Can we make New Zealand pest-free? Lesson 4: Instigate: What’s the solution?
Urban ecosanctuary ZEALANDIA, with support from WWF New Zealand, has produced a comprehensive teaching resource supporting schools to explore the pest-free vision with students. This series of lesson plans focuses on students becoming actively involved in contributing to a pest-free New Zealand.
In this lesson, students work as pest detectives, discovering how well matched their predictions are to what they discover on the tracking tunnel pads, which is a good opportunity to observe the habitat and record different conditions that may influence what is able to live in the local environment. Students learn how to use available, safe and humane traps and how to select and set effective traps in the school area.
Once pests are discovered, discuss these questions:
- Why are they there?
- What can we do about it?
- What difference can we make?
- How long do we need to do it for?
Action-based learning has multiple benefits for both students and the environment. As you progress, discuss the sustainability of any actions undertaken by your student’s/school.
Download lesson plan: Lesson 4: Instigate: What’s the solution?
Download resources: RAMs (Risk Analysis and Management) – tracking and trapping programme; Trap-setting guidelines
Additional supporting resources
He tikanga – te reo Māori and English terms – The activities in this ZEALANDIA lesson plan are intended to be used throughout the whole unit, not as a one-off activity. The intent is to help students become familiar with te reo Māori and English terms mentioned throughout the resource.
Mathematics and statistics in a real context – The two main elements of this lesson are analysing examples and gathering other sources of data, and collecting and displaying data to analyse to effect real-world outcomes. It can be adapted for higher levels of learning and shows the relevance of mathematical skills in a real-life context.
ZEALANDIA lesson plans series
- Inspire – overview of the resource
- Lesson 1: Investigate: Why do we need to help?
- Lesson 2 and 3: Investigate: What is present?
- Lesson 4: Instigate: What’s the solution?
- Lesson 5: Evaluate: So what?
Nature of science
Conservation efforts are improved when we understand how living organisms interact and how to effectively target pest species.
In the activity Making a tracking tunnel, students monitor the presence of pest species in a neighbouring gully or their school grounds.
Careful observation is an important part of science, as outlined in the activity Observation: learning to see.
In the activity Mapping the future, students are encouraged to connect and create a sense of belonging by exploring changes that have taken place in their local environment in the last 50–100 years and to plan for the next 50 years.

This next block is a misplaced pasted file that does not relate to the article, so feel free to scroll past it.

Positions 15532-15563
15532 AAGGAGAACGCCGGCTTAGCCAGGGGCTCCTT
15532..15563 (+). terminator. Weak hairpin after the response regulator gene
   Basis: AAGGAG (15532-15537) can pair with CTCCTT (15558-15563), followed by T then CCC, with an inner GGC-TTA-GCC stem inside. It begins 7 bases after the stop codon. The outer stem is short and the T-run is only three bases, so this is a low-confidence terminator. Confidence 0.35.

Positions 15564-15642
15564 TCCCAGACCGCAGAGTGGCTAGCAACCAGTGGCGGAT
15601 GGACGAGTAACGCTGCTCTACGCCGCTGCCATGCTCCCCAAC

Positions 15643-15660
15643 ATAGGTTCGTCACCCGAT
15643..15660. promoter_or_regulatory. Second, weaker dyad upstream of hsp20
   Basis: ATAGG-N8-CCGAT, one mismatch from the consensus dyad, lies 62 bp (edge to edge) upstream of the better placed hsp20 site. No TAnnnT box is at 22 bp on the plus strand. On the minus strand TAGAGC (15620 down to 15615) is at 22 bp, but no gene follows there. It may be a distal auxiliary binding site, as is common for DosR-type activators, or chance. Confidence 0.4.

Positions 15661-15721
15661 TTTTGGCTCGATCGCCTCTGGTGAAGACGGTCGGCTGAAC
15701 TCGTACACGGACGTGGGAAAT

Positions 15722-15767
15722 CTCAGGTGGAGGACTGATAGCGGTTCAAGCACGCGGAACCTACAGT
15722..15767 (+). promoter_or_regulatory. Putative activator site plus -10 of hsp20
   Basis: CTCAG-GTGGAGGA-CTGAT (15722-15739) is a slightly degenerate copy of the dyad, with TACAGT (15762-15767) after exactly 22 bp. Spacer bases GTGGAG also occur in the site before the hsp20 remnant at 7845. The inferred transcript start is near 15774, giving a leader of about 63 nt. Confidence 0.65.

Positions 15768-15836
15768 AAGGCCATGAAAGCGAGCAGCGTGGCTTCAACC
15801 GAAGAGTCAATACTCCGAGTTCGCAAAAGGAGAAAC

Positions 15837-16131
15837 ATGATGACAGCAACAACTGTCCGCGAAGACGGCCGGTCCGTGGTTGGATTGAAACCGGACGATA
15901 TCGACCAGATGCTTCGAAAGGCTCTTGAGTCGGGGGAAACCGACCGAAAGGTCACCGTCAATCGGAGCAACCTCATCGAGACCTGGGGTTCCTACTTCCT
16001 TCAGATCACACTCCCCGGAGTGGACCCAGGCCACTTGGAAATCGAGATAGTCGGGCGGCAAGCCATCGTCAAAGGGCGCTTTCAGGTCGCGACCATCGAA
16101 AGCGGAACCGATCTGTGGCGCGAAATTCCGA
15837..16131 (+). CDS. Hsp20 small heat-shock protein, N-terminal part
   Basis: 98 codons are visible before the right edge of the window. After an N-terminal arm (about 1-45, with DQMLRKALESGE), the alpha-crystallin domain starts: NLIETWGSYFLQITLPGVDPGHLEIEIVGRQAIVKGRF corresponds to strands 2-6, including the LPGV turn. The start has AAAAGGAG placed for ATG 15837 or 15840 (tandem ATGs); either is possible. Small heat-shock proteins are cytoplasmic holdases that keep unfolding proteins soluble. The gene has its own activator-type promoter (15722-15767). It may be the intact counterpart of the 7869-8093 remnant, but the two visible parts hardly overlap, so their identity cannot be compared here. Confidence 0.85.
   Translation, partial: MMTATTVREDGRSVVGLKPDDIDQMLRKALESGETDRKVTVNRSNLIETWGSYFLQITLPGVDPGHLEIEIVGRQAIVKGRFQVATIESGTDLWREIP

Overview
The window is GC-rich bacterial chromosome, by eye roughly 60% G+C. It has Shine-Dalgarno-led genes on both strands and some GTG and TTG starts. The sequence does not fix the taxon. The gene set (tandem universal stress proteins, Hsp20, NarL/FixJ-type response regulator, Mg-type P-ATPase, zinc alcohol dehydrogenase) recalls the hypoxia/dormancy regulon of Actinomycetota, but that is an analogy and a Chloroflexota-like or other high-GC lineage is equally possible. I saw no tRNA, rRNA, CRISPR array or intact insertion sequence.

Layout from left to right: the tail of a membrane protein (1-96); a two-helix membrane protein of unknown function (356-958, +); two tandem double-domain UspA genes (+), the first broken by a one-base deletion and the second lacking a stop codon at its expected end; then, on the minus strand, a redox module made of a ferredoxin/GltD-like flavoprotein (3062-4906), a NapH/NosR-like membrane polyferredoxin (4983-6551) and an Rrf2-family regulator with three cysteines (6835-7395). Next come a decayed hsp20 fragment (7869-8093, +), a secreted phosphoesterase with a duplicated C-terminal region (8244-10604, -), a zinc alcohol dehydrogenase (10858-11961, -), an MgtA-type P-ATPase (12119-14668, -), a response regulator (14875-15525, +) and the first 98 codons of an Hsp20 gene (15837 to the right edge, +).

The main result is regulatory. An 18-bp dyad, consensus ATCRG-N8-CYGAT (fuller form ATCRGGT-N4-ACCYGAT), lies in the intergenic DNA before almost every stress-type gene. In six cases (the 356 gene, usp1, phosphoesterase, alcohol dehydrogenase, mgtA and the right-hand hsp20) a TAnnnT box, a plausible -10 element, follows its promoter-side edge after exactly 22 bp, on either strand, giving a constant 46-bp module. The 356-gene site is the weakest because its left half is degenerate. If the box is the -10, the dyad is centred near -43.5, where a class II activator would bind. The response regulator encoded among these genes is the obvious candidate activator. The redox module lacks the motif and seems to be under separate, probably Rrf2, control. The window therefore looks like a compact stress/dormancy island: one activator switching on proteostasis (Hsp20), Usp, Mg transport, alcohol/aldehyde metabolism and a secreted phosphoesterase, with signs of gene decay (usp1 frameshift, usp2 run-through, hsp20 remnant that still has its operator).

Related Hub's PLD
In the recorded online PD session Teachers using the Hub – Bird conservation and literacy, teacher Kim MacPherson talks about the Science Learning Hub’s resources and how she used a literacy approach to engage and explore science issues with year 7 and 8 students.
ZEALANDIA has many other educational resources. For advice or assistance in implementing this programme please contact the ZEALANDIA Education team, firstname.lastname@example.org. Go to Zealandia's Education Programmes Activites & Resources page and select Can we make New Zealand pest-free?, to see all downloadable resources on one page. If your school is in the Wellington region and you would like support to run this programme, access ZEALANDIA’s free Outreach programme by contacting email@example.com.
Find out more about local and global conservation efforts by WWF.
If you want to get involved at an individual or community level, check out Predator Free New Zealand Trust.
Read about DOC’s work with Predator Free 2050.
Find out more about the impact of hedgehogs on our native fauna in this article from Manaaki Whenua Landcare Research.
ZEALANDIA is the world’s first fully fenced urban ecosanctuary. It has an extraordinary 500-year vision to restore a Wellington valley’s forest and freshwater ecosystems as closely as possible to their pre-human state. For 50 years, WWF has been protecting the future of nature as the world’s leading conservation organisation. WWF’s unique way of working combines global reach with a foundation in science, involves action at every level from local to global and ensures the delivery of innovative solutions that meet the needs of both people and nature.